Denmark Apologises to 22 Children Taken from Their Families in Social Experiment

Many of the children never saw their families again. Only six are still alive to hear the Danish government's apology.
December 9, 2020, 11:20am
Danish Prime Minister Mette Frederiksen. Photo: Dursun Aydemir/Anadolu Agency via Getty Images
Danish Prime Minister Mette FrederiksenPhoto by Dursun Aydemir/Anadolu Agency via Getty Images)

Denmark’s Prime Minister has apologised to the 22 people who were uprooted from Greenland in the 1950s as children as part of a failed social experiment.

The children left their families behind in 1951, at a time when Greenland was still a colony of Denmark. The idea was to give them a “better life” and potentially return them to their homeland as part of a new Danish-speaking elite.

But the children struggled in foster care, and only 16 ever returned. When they did, they were put in an orphanage. Many never saw their families again, while only six are alive today.

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An official report into the experiment was jointly published by authorities in Denmark and Greenland on Tuesday. In a statement, Danish Prime Minister Mette Frederiksen apologised to the children, saying she was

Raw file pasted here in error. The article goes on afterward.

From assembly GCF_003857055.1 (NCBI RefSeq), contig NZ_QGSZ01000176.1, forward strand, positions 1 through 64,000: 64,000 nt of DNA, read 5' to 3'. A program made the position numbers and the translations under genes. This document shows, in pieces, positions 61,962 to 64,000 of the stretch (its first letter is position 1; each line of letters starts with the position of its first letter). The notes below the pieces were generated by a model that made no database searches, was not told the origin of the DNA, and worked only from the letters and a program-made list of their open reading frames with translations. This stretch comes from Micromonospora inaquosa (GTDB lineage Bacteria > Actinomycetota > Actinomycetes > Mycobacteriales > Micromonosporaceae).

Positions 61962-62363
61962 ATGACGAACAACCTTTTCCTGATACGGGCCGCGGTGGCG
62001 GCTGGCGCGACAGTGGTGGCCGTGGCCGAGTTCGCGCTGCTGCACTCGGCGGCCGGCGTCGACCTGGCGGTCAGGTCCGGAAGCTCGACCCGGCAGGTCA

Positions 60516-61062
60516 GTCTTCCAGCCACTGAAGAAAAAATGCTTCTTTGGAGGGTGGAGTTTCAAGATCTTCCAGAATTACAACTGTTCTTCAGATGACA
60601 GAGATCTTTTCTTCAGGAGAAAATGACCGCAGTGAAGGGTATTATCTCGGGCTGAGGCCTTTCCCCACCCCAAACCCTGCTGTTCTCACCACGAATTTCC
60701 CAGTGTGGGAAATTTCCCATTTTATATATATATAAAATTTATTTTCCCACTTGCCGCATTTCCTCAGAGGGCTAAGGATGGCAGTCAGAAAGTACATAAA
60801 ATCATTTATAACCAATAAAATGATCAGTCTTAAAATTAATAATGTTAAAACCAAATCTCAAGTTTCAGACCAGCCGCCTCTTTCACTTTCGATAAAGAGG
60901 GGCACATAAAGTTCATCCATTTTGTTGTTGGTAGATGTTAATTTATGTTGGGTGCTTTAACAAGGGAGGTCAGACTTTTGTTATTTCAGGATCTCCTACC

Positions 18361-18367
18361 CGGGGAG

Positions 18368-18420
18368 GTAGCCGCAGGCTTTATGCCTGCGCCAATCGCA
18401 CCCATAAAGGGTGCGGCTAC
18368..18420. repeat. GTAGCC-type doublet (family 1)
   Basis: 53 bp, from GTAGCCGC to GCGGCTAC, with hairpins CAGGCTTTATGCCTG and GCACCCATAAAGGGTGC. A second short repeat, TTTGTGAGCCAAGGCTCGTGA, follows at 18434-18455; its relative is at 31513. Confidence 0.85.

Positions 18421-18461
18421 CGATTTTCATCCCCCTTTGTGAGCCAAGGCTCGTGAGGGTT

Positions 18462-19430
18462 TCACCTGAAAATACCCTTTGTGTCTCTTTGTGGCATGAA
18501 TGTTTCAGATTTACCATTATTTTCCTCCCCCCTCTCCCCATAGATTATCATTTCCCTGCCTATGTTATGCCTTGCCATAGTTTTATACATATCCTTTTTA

“deeply touched by the human tragedy [the report] contains”.

"The consideration for the children was set aside. So they lost the ties to their families and lineage, their life history, to Greenland, and thus to their own people,” she said.

"We cannot change what has happened, but we can take responsibility and apologise to those we should have taken care of but failed."

Helene Thiesen is one of only six of the 22 children involved in the experiment who are still alive. Now 75, she was just seven years old when she left Greenland and her family behind. 

"I am relieved that the apology has finally been delivered,” she told Danish news agency Ritzau. “It is really, really important. It means everything.” 

Greenland was a Danish colony up until 1953, and since then it has gradually gained more autonomy. It is now self-governing in all respects, foreign policy and defence aside.

Kim Kielsen, chair of the government in Greenland, known as the Naalakkersuisut, said: "Today we stand as equal parties, who together look back in history and feel and see the consequences of the political decisions of the time.

"We have and will always learn from our common history, both the good and the sad sides of history".